Dylan Cooper is on a dietary regime that would put even the most health conscious among us to shame. He cleanses his system with chia seeds for breakfast and eats spinach cooked in coconut oil for lunch.
Quinoa stir-fry is a favourite for dinner and the nearest he gets to fast food is home-made chicken nuggets coated in spelt batter.
But his is not a cliched January detox, one to be as quickly discarded as it was once enthusiastically embraced. Nor is Dylan the driving force behind it. Because blond-haired Dylan is only two years old. Determined that her son would avoid what she regards as ‘toxic’ and ‘harmful’ foods, his mother Lizzy has never allowed her son to eat food with added sugar or any refined carbohydrates such as white rice and bread.
As one of a growing number of so-called ‘clean-eating’ babies and toddlers, Dylan has yet to slurp a strand of white spaghetti, snack on a pot of fromage frais or enjoy a piece of gooey chocolate cake.
And if Lizzy has her way, he never will. ‘People think I am being cruel in denying him certain foods and that Dylan is missing out,’ she says.
‘But I want him to have the best start in life before he goes to school when I will be less able to shield him.’
The popularity of ‘clean eating’ – in which processed food is banned, often along with entire food groups – has soared in the past couple of years, with celebrities from Gwyneth Paltrow to Davina McCall espousing the virtues of a diet devoid of wheat, carbohydrates and sugar.
Food blogger Ella Woodward goes even further and eschews meat, dairy, eggs, gluten and refined sugars – an unappetising prospect, you might think, and yet her recipe book, Deliciously Ella, became the fastest-selling ever when it was published last year.
And it seems such puritanical regimes are being passed from parents to children at an astonishingly young age. Last month, Australian mother Shan Cooper sparked international controversy when she revealed her 13-month-old daughter Grace was on the Paleo diet, which involves eating only meat, fish, nuts and vegetables and avoiding refined carbohydrates or wholegrains.
Whether babies should be weaned in such a draconian way divides opinion. Is this an effective method of targeting rising childhood obesity rates? Or an obsessional approach to food that will ultimately do a youngster more harm than good? Anna Daniels, of the British Dietetic Association, fears it is the latter.
‘Parents who are fanatical about avoiding certain foods risk transferring this fear on to their child which could lead to eating disorders in later life,’ she says.
‘Even if children don’t realise they are on a specific ‘diet’, they will subconsciously be influenced by the food choices made for them, which could lead to both social exclusion when they make friends with children who are allowed these foods, and an unhealthy preoccupation with body image.’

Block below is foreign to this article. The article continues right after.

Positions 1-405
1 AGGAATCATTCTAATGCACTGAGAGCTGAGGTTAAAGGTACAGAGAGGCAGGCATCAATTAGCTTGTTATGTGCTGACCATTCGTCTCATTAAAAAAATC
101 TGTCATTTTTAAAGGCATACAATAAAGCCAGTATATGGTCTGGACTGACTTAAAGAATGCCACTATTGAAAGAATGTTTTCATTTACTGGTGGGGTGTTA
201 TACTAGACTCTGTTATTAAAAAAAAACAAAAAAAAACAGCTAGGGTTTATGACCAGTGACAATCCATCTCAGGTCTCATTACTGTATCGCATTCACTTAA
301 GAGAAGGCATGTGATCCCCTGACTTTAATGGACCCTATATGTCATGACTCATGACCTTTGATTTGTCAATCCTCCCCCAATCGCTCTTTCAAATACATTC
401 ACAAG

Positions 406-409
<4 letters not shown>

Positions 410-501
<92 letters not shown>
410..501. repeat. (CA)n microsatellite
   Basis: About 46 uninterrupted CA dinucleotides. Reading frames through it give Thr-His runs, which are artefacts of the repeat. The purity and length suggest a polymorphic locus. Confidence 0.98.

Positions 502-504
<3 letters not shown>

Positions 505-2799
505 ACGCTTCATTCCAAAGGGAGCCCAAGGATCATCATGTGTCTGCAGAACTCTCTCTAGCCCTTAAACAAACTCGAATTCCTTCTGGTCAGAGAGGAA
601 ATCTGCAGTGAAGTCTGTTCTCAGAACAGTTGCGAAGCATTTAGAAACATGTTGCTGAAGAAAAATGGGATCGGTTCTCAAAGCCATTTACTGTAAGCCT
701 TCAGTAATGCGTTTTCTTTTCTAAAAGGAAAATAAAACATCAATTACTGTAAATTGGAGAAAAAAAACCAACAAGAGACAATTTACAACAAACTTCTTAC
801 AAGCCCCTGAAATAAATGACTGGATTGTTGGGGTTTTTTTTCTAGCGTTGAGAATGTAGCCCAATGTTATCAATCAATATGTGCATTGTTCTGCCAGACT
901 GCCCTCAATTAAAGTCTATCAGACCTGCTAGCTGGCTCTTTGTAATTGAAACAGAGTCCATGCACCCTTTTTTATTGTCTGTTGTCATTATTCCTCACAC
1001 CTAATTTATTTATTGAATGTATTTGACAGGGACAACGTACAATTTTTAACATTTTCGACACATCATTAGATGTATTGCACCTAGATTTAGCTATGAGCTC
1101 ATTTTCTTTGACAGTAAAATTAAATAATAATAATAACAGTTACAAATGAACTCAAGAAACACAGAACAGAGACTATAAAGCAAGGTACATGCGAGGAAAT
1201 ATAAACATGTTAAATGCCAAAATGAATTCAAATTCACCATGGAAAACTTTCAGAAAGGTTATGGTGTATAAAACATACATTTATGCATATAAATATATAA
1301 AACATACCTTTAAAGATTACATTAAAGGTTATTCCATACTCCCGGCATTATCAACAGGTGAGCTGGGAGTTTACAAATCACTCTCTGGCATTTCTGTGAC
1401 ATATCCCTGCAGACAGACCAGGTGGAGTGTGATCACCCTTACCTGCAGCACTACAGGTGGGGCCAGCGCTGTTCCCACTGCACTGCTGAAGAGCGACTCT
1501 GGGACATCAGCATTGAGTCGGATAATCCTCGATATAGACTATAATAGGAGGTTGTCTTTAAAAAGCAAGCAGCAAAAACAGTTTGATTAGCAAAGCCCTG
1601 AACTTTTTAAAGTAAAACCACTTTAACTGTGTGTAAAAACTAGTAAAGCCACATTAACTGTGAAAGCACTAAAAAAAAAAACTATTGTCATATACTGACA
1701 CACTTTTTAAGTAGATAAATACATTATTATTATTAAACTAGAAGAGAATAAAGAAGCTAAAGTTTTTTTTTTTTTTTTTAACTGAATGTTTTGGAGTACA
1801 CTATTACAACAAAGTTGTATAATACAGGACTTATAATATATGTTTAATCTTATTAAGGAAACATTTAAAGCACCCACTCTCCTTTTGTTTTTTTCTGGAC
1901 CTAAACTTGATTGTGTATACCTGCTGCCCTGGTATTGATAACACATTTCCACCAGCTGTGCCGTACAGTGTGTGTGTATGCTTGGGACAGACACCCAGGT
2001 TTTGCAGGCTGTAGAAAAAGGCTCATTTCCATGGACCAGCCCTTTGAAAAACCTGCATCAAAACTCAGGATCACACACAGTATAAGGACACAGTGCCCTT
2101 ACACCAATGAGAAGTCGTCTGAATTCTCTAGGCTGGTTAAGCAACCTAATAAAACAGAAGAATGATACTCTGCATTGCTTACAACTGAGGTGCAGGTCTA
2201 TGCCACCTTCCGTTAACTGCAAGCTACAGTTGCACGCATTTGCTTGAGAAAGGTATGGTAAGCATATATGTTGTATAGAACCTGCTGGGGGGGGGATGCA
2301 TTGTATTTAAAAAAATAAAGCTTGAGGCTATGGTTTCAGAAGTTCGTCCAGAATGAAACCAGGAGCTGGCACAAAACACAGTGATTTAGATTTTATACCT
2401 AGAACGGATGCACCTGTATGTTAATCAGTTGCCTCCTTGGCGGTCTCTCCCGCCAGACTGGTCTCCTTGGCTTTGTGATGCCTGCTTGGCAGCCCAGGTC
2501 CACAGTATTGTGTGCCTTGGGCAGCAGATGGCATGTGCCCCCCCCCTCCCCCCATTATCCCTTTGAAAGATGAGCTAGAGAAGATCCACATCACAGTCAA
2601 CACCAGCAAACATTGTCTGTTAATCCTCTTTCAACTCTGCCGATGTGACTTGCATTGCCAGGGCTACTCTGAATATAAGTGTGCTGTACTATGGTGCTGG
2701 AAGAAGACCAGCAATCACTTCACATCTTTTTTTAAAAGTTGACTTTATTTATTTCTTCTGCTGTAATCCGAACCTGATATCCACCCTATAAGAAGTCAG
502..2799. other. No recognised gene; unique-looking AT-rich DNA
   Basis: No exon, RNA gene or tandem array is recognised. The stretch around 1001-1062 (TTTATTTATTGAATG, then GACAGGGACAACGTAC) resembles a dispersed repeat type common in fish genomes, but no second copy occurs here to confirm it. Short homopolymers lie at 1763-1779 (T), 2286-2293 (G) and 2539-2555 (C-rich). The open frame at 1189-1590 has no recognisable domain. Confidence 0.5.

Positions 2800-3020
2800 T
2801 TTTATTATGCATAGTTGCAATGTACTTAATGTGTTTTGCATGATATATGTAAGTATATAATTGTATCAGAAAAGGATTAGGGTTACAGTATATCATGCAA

Their health can suffer too, she says. ‘If children go without dairy their bone development might suffer, and going without adequate carbohydrates is hugely damaging for growth and development.’
Lizzy, 22, a housewife married to Dale, 26, an IT consultant, became preoccupied with her son’s diet in spring 2014, when he was just two months old and she watched a documentary film called Food Matters.
It claimed chemicals used to grow food, combined with poor soil quality, are creating mineral-deficient crops that are making us ill, while suggesting a diet of organic and unprocessed food can combat ailments from cancer to heart disease and depression.
It prompted Lizzy to overhaul her family’s diet. She swapped conventional potatoes for the more nutrient-dense sweet variety and started cooking with coconut oil on account of its purported antioxidant qualities.
‘I didn’t want my son to eat anything potentially harmful. Not only do refined carbohydrates contain toxins and chemicals, but they are addictive with no nutritional value,’ she says. L
Lizzy was studying health and social care when she found out she was pregnant and decided to be a stay-at-home mother so she could properly monitor her son’s diet.
She breast-fed Dylan (needless to say, she believes formula milk to be toxic) for 18 months, introducing solids when he was five months old, in the form of mashed swede and sweet potatoes. Over the following months she added organic chicken and fish.
By his first birthday – which he celebrated with a bite of home-made spelt flour cake, with apple sauce instead of sugar – Dylan was eating flax and chia seeds on his porridge, topped with natural peanut butter from a health food shop. Sweets and chocolate are banned.
Lizzy swears the regime is reaping benefits. Dylan has ‘lovely’ skin, she says, and has only had two colds since he was born. Her devotion is admirable, but is it actually sensible? Dietician Anna Daniels isn’t convinced.
‘Wholegrain carbohydrates are healthier as they contain more nutrients, but white pasta and bread are absolutely fine in moderation,’ she says. ‘And there is no evidence we should use coconut oil, which is still high in saturated fat and very expensive.’
As for a blanket ban on sweets and chocolates, she warns: ‘If children aren’t taught how to eat foods like these on occasion they may over-eat other foods to compensate.’
Dylan is still too young to understand what he is missing, but the impact of his clean-eating on his parents’ marriage has been considerable.
‘At first Dale was upset because I was obsessive and it caused arguments. I was so strict that we couldn’t go anywhere with Dylan without taking our own food. I often turned down dinner invitations with friends as it was too complicated explaining what we could and couldn’t eat,’ admits Lizzy, who spends around 90 minutes a day cooking for her son.
‘I hated not being able to control everything Dylan ate. Dale, meanwhile, started hiding sweets for himself in his drawers and things came to a head six months ago when he gave Dylan a mouthful of a cheese-and-onion pasty while they were out. I was angry. I told Dale he shouldn’t be eating processed food like that and Dale said he couldn’t do this diet any more. In the end, we agreed that it was best for Dylan but that Dale would eat normally when he wasn’t with us, and I promised I would try and be more lenient.’
It’s proving a struggle, however, and she admits her friends also find her behaviour extreme.
Meanwhile, Lizzy is dreading the day that Dylan starts nursery school next year. ‘The idea of losing control of his eating feels horrible but I don’t want Dylan to be left out and know I won’t always be able to be this strict.’